Newspaper article The Christian Science Monitor

Brothers Grimm Saved Classic Fairy Tales by Changing Them Forever

Newspaper article The Christian Science Monitor

Brothers Grimm Saved Classic Fairy Tales by Changing Them Forever

Article excerpt

There's a certain irony to "Grimm's Fairy Tales." Two-hundred years ago today, Jacob Grimm and his younger brother Wilhelm published a collection of folk tales. The Grimms didn't write these stories; they collected tales that had been handed down from generation to generation. The Brothers Grimm worried that industrialization would erase these classics from memory. So they set out to protect these ancient tales.

However, in preserving this rich tradition, the Brothers Grimms changed the stories forever.

Many readers would be shocked to look at the first-edition stories of Rapunzel, The Frog Prince, Hansel and Gretel, Cinderella, Little Red Riding Hood, Sleeping Beauty, or Snow White. Their plots have changed a lot over the years.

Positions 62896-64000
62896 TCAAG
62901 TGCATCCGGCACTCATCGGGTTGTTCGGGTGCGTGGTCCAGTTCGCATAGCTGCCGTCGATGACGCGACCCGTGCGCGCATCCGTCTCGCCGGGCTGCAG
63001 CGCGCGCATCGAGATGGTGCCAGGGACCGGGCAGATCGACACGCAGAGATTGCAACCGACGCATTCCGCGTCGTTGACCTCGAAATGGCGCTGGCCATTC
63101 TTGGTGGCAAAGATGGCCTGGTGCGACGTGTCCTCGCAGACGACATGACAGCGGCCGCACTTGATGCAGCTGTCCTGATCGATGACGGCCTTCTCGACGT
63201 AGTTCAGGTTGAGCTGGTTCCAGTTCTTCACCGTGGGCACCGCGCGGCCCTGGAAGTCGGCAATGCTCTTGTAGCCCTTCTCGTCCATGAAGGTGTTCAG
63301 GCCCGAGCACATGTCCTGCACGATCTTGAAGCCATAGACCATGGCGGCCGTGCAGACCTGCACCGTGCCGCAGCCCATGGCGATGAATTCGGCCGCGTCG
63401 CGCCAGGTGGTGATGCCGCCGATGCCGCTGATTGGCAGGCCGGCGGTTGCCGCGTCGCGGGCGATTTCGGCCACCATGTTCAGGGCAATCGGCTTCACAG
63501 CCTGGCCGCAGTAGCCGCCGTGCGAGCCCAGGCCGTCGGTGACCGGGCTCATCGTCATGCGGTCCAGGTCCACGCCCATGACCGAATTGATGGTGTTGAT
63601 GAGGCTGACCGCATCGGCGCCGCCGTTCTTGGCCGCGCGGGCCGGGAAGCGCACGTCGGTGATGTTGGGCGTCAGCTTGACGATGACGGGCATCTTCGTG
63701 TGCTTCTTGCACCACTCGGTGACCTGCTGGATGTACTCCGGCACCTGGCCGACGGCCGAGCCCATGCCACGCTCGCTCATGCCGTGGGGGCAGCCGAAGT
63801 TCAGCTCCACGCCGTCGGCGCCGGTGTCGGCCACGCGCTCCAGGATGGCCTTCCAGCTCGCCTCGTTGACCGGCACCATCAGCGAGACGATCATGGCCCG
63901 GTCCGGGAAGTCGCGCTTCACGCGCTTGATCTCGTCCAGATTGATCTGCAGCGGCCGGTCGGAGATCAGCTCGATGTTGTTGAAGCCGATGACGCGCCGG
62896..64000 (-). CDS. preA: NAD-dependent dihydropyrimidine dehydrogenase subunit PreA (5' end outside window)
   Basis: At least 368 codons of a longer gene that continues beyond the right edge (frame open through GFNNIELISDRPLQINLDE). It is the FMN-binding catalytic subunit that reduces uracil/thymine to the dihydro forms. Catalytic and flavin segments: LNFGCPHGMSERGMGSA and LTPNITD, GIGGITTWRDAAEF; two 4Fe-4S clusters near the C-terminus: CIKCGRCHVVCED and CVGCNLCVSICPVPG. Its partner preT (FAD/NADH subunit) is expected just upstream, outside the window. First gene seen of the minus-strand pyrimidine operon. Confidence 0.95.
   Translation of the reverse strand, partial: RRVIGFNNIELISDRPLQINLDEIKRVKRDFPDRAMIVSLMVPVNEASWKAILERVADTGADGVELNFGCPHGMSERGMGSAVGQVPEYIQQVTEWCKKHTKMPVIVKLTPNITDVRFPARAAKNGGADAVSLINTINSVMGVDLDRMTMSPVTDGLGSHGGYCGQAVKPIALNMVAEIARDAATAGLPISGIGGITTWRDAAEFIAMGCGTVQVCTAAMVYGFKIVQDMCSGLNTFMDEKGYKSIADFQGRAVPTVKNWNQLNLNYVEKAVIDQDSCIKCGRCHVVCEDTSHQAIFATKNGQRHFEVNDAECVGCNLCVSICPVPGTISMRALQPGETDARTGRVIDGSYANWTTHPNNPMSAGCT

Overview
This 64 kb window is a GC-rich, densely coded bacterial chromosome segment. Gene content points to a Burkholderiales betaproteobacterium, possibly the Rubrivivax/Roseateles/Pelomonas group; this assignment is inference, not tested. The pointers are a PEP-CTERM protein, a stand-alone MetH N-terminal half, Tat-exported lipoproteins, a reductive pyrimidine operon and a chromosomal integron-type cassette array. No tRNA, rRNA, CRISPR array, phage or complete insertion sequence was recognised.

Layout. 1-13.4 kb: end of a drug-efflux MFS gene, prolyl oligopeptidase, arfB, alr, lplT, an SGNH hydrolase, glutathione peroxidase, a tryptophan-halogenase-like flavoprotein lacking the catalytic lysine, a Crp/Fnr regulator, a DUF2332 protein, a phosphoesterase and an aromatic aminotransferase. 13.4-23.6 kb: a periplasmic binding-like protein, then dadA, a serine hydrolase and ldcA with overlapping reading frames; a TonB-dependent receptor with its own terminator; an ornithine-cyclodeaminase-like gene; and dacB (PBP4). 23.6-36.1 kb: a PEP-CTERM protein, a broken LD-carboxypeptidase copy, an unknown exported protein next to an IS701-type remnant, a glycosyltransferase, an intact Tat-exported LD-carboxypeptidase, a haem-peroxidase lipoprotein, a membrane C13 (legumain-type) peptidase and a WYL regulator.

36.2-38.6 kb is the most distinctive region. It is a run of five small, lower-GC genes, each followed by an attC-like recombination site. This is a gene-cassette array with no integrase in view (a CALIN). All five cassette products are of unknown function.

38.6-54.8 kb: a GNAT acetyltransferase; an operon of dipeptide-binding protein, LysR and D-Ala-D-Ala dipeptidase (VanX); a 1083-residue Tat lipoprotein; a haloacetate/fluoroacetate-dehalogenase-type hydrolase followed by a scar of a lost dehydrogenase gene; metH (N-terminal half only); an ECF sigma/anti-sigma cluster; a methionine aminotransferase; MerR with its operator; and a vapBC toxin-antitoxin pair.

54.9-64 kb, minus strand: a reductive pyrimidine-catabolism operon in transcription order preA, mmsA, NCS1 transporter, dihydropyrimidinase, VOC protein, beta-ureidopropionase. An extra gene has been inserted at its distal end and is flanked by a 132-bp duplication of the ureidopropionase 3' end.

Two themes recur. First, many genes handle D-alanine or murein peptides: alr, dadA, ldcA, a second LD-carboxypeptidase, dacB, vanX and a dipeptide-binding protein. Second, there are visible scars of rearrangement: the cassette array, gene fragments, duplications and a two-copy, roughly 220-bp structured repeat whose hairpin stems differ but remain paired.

Disney sanitized them, scrubbing away the unsavory parts. Hollywood further reworked them with the recent Kristen Stewart film "Snow White and The Huntsman," the animated movie "Tangled," and Matt Damon's "The Brothers Grimm." ABC and NBC borrowed from the brothers with last year's TV series "Grimm" and "Once Upon A Time." Author Philip Pullman completely rewrote the stories in his new book, "Fairy Tales from the Brothers Grimm."

In fact, even Jacob and Wilhelm changed the fairy tales from one edition to another.

Even though the Grimms's collection was originally titled "Children's and Household Tales," the book was not written for kids. The brothers imagined their "Fairy Tails" as an academic anthology. It was the work of scholars, compiled by and for serious adults. However, as the books became more popular, the Grimms faced harsh criticism. Parents found the stories far too dark. Churches thought they were not Christian enough.

So, the Brothers Grimm started editing.

The wicked mothers of Snow White and Hansel and Gretel turned into wicked stepmothers.

They stripped out sexual references, such as in Rapunzel. In the original "Grimm" version, an evil witch holds Rapunzel captive in a tower. …

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